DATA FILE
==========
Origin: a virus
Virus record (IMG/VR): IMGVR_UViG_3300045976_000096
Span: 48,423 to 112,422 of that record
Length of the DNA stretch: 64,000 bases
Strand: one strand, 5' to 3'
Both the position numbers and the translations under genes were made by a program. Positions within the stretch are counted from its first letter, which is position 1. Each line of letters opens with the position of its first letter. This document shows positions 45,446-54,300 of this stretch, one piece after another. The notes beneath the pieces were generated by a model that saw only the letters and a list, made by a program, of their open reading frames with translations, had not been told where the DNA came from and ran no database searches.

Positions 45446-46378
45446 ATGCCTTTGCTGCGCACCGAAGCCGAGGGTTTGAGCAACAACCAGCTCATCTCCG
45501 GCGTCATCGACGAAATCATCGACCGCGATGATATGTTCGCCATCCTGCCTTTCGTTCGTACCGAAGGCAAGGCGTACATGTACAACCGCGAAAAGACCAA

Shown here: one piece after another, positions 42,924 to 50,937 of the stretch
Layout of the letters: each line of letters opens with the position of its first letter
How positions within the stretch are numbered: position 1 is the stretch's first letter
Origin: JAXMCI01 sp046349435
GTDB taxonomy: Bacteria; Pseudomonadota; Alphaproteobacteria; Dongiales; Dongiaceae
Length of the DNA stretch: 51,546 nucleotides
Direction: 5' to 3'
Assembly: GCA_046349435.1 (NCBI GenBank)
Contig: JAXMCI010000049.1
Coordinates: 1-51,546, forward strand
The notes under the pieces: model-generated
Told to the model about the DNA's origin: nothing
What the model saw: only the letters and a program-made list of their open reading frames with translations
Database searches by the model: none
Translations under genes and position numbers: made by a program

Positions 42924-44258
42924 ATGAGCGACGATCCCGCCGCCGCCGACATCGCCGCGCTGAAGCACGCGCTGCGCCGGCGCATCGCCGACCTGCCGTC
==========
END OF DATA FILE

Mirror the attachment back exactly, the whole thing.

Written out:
Origin: a virus
Virus record (IMG/VR): IMGVR_UViG_3300045976_000096
Span: 48,423 to 112,422 of that record
Length of the DNA stretch: 64,000 bases
Strand: one strand, 5' to 3'
Both the position numbers and the translations under genes were made by a program. Positions within the stretch are counted from its first letter, which is position 1. Each line of letters opens with the position of its first letter. This document shows positions 45,446-54,300 of this stretch, one piece after another. The notes beneath the pieces were generated by a model that saw only the letters and a list, made by a program, of their open reading frames with translations, had not been told where the DNA came from and ran no database searches.

Positions 45446-46378
45446 ATGCCTTTGCTGCGCACCGAAGCCGAGGGTTTGAGCAACAACCAGCTCATCTCCG
45501 GCGTCATCGACGAAATCATCGACCGCGATGATATGTTCGCCATCCTGCCTTTCGTTCGTACCGAAGGCAAGGCGTACATGTACAACCGCGAAAAGACCAA

Shown here: one piece after another, positions 42,924 to 50,937 of the stretch
Layout of the letters: each line of letters opens with the position of its first letter
How positions within the stretch are numbered: position 1 is the stretch's first letter
Origin: JAXMCI01 sp046349435
GTDB taxonomy: Bacteria; Pseudomonadota; Alphaproteobacteria; Dongiales; Dongiaceae
Length of the DNA stretch: 51,546 nucleotides
Direction: 5' to 3'
Assembly: GCA_046349435.1 (NCBI GenBank)
Contig: JAXMCI010000049.1
Coordinates: 1-51,546, forward strand
The notes under the pieces: model-generated
Told to the model about the DNA's origin: nothing
What the model saw: only the letters and a program-made list of their open reading frames with translations
Database searches by the model: none
Translations under genes and position numbers: made by a program

Positions 42924-44258
42924 ATGAGCGACGATCCCGCCGCCGCCGACATCGCCGCGCTGAAGCACGCGCTGCGCCGGCGCATCGCCGACCTGCCGTC